Startup Insights #2


Looking back over the years, the memories still bring a smile. When my co-founder and I began visualizing the workflow for our soon-to-be-created mobile app and its accompanying web-based admin and data analytics portal, we took an admittedly unsophisticated path. I can vividly recall us standing at his dining table, sketching flowchart-like lines and boxes on the back of a roll of wallpaper. This unconventional “methodology” sparked a highly interactive discussion. As we walked around the table, occasionally sipping coffee, we examined our Da Vinci-like sketches from different perspectives—speaking, thinking, bouncing, and evaluating ideas while embodying the personas of our future users. The old-fashioned wallpaper approach proved to be lively and fun, serving our purpose for this initial step, although not sufficient for what lay ahead.

A pivotal question arose: Should we hire in-house engineers or opt for outsourcing development?

Perhaps a hybrid approach, combining both? I am certain these questions resonate with many early-stage startups. Here are the key learnings we gained during and beyond this decision-making process.

Lesson 1: In-House Expertise is Vital for Survival

Regardless of your chosen path, hiring a knowledgeable in-house engineer proficient in writing and evaluating code is indispensable. If you lack technical expertise, enlist someone who possesses it—it is your product development’s life insurance. Ideally, this person should have some background in managing engineering teams. Even with a small team, ensure he or she can propel your company to the next level of evolution. If opting for outsourcing, additional considerations are necessary. Why?

It’s a perilous illusion to believe that an outsourcing partner, once provided with product specifications, will handle everything. Managing an outsourced team entails dealing with significant geographical distances, diverse time zones, and cultures. This raises the bar for you and your head of engineering. The decisions made, e.g. regarding development tools and architecture must align with your and your future customers’ requirements. Lack of control in these areas can be detrimental or catalytic for your company’s success. Ensure intimate involvement in designing and building your product, avoiding too much reliance on a third party.

Lesson 2: Outsourcing seems Easier and Less Expensive, but…

After careful consideration, we entered into a development partnership in South-East Asia. Although near-shore options had their pros, the cost proved to be a significant con. The closer we circled Germany to find the right partner, the more substantial the price tag became. Even Eastern Europe, at that time, was beyond our budget. However, our decision wasn’t solely based on financial considerations.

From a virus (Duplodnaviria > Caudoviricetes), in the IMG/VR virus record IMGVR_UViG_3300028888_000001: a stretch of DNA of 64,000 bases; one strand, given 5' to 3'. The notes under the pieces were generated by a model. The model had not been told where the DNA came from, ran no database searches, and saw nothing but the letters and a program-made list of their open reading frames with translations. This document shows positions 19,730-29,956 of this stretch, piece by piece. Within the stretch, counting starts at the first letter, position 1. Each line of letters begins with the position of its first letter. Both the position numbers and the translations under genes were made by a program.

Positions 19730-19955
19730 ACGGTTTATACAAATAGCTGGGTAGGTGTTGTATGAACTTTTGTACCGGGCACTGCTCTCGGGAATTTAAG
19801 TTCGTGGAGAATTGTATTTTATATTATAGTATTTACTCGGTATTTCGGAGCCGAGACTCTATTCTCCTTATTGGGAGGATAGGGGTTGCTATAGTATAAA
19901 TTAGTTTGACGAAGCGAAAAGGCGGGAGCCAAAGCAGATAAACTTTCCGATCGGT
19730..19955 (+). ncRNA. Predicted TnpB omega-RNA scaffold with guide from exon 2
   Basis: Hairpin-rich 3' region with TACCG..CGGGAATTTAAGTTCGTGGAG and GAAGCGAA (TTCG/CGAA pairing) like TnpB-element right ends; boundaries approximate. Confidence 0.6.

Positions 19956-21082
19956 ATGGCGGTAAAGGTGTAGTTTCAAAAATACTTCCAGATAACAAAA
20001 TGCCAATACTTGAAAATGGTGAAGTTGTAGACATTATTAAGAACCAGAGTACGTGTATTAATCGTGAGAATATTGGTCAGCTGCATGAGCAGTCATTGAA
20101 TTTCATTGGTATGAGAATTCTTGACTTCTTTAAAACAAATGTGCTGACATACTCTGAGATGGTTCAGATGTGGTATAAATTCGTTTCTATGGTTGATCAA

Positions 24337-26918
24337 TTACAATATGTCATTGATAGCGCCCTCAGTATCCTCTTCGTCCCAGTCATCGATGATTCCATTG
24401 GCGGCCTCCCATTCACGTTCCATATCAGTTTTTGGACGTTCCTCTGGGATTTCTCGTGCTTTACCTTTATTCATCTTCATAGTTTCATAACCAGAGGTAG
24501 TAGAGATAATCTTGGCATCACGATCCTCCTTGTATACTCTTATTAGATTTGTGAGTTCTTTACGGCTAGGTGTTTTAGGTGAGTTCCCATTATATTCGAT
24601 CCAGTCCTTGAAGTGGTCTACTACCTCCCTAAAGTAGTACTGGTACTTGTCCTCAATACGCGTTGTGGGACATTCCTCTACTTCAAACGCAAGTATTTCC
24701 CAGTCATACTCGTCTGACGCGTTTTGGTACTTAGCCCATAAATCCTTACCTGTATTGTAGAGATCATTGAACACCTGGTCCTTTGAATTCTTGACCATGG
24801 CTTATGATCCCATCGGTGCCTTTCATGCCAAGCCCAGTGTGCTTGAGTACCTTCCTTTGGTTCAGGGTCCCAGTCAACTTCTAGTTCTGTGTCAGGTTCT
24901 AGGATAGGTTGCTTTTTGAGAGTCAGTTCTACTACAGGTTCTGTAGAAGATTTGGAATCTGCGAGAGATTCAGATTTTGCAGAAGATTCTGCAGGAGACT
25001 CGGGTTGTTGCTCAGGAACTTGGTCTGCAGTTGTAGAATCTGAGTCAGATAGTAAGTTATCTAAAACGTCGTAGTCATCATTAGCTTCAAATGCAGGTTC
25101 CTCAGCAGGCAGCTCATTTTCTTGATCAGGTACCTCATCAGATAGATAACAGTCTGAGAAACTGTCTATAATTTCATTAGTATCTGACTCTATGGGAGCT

Not only are people and rent more expensive in Germany (like in most other European countries), but replacing the wrong hires takes more time due to labour law and labour market reasons. In contrast, an engineering team provided by an outsourcing partner is more manageable and adds flexibility. However, challenges unique to outsourcing, such as communication hurdles, must be acknowledged. Decisions involving a remote team require in-depth knowledge of technology and the local situation, maintaining clear visibility, and control over development processes. Communication, whether in person or online, is typically more challenging than with an in-house team. We underestimated the language barrier, an oversight partly rectified by building good relationships with extended developers, regular visits and frequent online meetings. This is also useful in overcoming any other issues that might arise. Personal relationships with the outsourcing team and its Management are valuable and not to be underestimated.

Lesson 3: Your Customer’s Opinion About Outsourcing Matters

Navigating the intricacies of handling customer-employee data, a core function of our application, presented unforeseen challenges in terms of data security. Some customers were worried about the access of the outsourcing partners’ staff to those data. A guiding principle surfaced: the larger the customer’s company, the more pronounced these concerns tended to be. Likewise, considerations about intellectual property may come to the forefront. When your product is developed in a distant country, unfamiliar to them, additional sales efforts may be necessary to secure deals at home and ease any resultant concerns.

While legal obligations we agreed to successfully mitigated client apprehensions, they come with an increased risk for you.

Lesson 4: Talking about Legal

Outsourcing can save money but introduces legal complexities. If you are based within the EU ensure the selected company has a legal entity in its jurisdiction, preferably headquartered in your own country. The latter certainly applies if you are in a non-EU country. Otherwise, suing your remote partner for damages becomes challenging. A “parent company guarantee” with the local representation of your outsourcing partner is advisable. This ensures the parent entity steps in if the local entity faces financial challenges.


Sounds like too many caveats? The answer is “no.” Whether using personal funds or investor capital, anticipating the best and preparing for the worst is crucial. Our experience with the outsourcing partner was positive and indeed saved money for use in sales and marketing activities. If finances are not a concern, consider an in-house approach. If budgetary considerations are significant, outsourcing can be a preferred choice, provided you handle it with the outlined considerations.


Jürgen Müller is an IT industry veteran, founder, coach, book author

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